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The Lounges, with open fires and soft couches, are the perfect place to curl up with a good book or read the daily newspaper while taking in the breathtaking views over Kenmare Bay and the Kerry mountains.

Fitness & Sport

Walking is one of the most popular ways to immerse yourself in the pleasures of the lush vegetation, woodland setting and coastal delights. Maps, markers and guides are available to help you enjoy the many scenic walks around the resort.

In the gym, located in the spa, you will find dumbbells, treadmill, cycling machine, cross trainer, bench press/shoulder press, rowing machine and free standing weights for more focused workouts, and the adjoining thermal suite area will enhance your general well-being.


All guests will have their own “room account” once credit card details have been given to reception on arrival which allows you to sign for any expenses and then settle your bill at the Reception Desk at the end of your stay. Prices are shown and charged in Euro. Your room account can be paid by: • Credit Card (Visa, MasterCard or American Express). • Cash (Euros) 


From antiques and soft pastels to contemporary chic, the hotel offers spacious rooms to satisfy the most diverse and discerning tastes.

All rooms offer crisp white sheets and duvet, en-suite bathroom, hairdryer, selection of soft fluffy towels, bathrobe and slippers, luxury bath products, multi-channel TV, tea & coffee making facilities, mineral water, direct dial telephones and Wi-Fi. Approximate sizes of rooms listed below.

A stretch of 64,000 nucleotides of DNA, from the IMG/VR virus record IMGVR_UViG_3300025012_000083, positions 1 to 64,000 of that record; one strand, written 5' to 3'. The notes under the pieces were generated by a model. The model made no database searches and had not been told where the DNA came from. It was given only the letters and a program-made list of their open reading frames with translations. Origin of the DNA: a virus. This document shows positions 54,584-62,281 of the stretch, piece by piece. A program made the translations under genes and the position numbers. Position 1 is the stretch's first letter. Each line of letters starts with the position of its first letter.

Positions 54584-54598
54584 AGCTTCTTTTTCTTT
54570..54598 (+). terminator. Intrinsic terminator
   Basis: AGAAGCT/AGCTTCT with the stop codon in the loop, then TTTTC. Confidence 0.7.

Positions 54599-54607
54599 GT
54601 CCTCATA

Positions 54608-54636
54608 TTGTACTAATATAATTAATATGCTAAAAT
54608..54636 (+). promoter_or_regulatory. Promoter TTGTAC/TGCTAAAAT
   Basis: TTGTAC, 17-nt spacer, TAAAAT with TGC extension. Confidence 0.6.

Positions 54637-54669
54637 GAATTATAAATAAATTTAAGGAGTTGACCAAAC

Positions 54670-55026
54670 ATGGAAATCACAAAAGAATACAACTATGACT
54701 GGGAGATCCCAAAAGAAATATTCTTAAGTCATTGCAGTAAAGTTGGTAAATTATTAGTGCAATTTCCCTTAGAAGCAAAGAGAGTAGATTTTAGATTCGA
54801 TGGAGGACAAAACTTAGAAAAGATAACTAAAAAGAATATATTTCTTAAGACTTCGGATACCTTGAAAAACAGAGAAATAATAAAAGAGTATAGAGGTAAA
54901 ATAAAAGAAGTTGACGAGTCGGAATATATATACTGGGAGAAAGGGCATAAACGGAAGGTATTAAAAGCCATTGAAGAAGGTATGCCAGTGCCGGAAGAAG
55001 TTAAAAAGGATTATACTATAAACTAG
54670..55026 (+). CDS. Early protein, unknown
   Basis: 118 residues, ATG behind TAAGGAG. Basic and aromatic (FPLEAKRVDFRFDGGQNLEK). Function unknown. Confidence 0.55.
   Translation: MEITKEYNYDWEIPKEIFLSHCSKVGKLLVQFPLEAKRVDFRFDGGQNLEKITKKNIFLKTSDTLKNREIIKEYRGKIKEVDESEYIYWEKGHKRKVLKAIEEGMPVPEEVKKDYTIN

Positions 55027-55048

Standard Double/Twin – West Wing. Rooms are decorated in soft colours with a view of Kerry Mountains and feature a large double bed, spacious seating area, writing desk and an en-suite bathroom with bath and shower. (21ft4 x 11ft9)

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With breathtaking views of the Kenmare Bay, Parknasilla’s lush grounds and the Kerry Mountains beyond, each room has their own character and style.

These rooms feature a king size bed and en-suite bathroom with shower only. (15ft9 x 24ft3)

Superior Manor Sea View – Main House. Rooms are beautifully spacious and open plan in design with a large sleeping area and relaxation space with awe inspiring views of Kenmare Bay and Kerry Mountains. These rooms feature a king size bed and en-suite bathroom with shower only. (17ft5 x 26ft)

Manor Suite – Main House. This suite exudes the air of understated elegance of a bygone era.

Individually designed with breath-taking views of the Kenmare Bay, Parknasilla’s lush grounds and the Kerry Mountains beyond.

Bathrooms with stucco lustro painted walls and elegant Thomas Crapper and Co Victorian/Edwardian fittings. Rooms feature a king size bed with bath and shower. (19ft x 11ft9)

Balcony Suite – West Wing. Indulge your taste for contemporary luxury in the Balcony Suite with a large bedroom and separate sitting room.